It’s a scary concept – the idea of needingsomeone. You feel vulnerable. You feel helpless at times. You feel as if you should have it together enough to never need anyone in these ways, no matter who it is. This becomes more pronounced the older we get. Accepting help is a very big deal for many of us. Especially those of us who carry forth certain (often very toxic) personality traits. Traits like pride. Ego. Guilt. Shame. Low self-worth. These characteristics tend to work to our own detriment, especially when we really need the help of a friend. We’ll hide the need for help. Even when we accept the help, we’ll hide the fact of that too. Or we’ll resent the person offering the help, like it’s somehow his or her fault that we need it!
And what can easily happen is we don’t accept the help we desperately need. Usually for reasons that are so unimportant to our overall health. We reject people who love us and want to see us do well and genuinely want to help us for… well, for what exactly? What does accepting help we need do to us or make us feel that we so often reject and avoid it?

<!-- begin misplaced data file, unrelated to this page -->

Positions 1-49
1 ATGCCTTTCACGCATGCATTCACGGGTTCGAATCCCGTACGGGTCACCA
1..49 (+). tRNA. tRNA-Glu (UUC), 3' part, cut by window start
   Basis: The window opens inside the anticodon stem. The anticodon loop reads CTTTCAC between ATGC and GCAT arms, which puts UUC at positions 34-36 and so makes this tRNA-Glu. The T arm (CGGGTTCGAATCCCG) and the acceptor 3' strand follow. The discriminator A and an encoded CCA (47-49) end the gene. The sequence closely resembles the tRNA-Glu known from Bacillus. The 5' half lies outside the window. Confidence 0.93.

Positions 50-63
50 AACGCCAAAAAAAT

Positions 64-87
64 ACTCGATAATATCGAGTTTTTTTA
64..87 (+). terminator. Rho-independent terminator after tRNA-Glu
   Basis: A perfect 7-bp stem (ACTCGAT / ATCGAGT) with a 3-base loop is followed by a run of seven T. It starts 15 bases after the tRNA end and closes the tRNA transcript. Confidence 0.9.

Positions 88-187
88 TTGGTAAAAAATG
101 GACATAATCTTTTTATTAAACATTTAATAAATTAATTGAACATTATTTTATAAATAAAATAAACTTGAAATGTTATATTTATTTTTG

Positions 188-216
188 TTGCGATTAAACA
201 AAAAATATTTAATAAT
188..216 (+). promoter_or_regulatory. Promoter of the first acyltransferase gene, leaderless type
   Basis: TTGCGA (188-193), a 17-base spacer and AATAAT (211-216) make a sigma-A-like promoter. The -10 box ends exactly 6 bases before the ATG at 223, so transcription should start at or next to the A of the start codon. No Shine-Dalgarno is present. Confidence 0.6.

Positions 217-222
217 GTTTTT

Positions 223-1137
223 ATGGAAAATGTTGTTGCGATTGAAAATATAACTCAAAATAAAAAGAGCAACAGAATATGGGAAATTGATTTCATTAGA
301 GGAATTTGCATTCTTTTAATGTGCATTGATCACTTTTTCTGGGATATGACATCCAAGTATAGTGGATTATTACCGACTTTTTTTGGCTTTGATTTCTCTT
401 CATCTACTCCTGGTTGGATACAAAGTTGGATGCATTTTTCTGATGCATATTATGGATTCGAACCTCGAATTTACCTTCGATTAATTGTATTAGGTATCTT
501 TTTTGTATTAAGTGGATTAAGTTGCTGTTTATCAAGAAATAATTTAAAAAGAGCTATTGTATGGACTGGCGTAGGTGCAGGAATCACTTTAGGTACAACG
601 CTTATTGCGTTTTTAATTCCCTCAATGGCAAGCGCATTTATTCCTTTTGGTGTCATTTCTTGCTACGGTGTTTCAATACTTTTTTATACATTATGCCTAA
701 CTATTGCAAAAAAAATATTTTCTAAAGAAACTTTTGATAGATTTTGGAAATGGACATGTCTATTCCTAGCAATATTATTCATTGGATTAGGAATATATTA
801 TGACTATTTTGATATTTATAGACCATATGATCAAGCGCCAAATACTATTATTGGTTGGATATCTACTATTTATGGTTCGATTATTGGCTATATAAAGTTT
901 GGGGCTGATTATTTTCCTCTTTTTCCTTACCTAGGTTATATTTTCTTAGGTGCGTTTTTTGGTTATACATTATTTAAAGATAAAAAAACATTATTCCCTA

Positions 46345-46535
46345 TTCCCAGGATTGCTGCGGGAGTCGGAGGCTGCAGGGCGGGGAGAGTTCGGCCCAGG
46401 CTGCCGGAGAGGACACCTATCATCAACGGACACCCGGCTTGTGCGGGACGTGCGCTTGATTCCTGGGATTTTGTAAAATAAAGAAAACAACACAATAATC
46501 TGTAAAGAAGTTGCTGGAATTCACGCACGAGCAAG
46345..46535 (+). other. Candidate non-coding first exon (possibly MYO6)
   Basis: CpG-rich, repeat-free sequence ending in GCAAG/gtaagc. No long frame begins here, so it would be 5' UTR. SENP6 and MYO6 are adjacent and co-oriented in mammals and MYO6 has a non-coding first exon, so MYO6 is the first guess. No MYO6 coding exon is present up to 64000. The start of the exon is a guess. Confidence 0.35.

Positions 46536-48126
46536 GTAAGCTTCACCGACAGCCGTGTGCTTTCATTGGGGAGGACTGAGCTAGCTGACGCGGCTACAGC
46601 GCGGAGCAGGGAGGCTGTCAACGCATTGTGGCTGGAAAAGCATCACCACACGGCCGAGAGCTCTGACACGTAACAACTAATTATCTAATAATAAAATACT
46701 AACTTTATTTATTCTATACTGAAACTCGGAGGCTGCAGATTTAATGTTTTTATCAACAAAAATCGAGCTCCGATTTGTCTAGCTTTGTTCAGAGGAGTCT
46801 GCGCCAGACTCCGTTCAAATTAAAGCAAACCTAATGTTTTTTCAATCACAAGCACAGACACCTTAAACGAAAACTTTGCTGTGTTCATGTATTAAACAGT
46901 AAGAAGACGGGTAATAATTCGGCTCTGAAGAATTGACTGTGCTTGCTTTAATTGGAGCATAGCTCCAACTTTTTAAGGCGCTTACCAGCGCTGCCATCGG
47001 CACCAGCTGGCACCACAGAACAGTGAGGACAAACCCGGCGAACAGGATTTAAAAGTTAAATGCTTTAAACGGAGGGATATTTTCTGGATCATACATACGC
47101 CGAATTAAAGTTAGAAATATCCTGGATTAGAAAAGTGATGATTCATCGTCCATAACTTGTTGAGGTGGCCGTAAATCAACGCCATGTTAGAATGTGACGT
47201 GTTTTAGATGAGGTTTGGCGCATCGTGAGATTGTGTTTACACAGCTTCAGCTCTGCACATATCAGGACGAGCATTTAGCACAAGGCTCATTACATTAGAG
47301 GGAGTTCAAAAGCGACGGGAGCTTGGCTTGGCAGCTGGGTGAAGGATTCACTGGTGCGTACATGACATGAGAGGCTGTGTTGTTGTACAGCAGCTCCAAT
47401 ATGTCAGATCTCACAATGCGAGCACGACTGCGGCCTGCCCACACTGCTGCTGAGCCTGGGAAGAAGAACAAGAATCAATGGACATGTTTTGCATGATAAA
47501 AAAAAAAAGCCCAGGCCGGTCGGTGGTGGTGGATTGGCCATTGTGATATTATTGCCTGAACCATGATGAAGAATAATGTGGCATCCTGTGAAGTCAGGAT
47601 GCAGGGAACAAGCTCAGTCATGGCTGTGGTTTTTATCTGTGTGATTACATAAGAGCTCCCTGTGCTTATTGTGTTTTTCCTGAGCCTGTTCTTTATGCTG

It can make us feel weak. Weak in the eyes of others and in our own eyes as well. No one wants to appear weak to the outside world or to the people they care about. So we’ll reject help to prove our own strength except… the need for the help is still there. It hasn’t gone anywhere so in reality we’re no stronger than we were before we rejected the help.
It can make us feel like failures. Like because we don’t have enough money to pay the rent this month, we’re failed providers. Like because we need someone to put together our resume for us, we’re failed professionals. Like because we’re single parents and need someone to stay with our kids one night, we’re failed parents.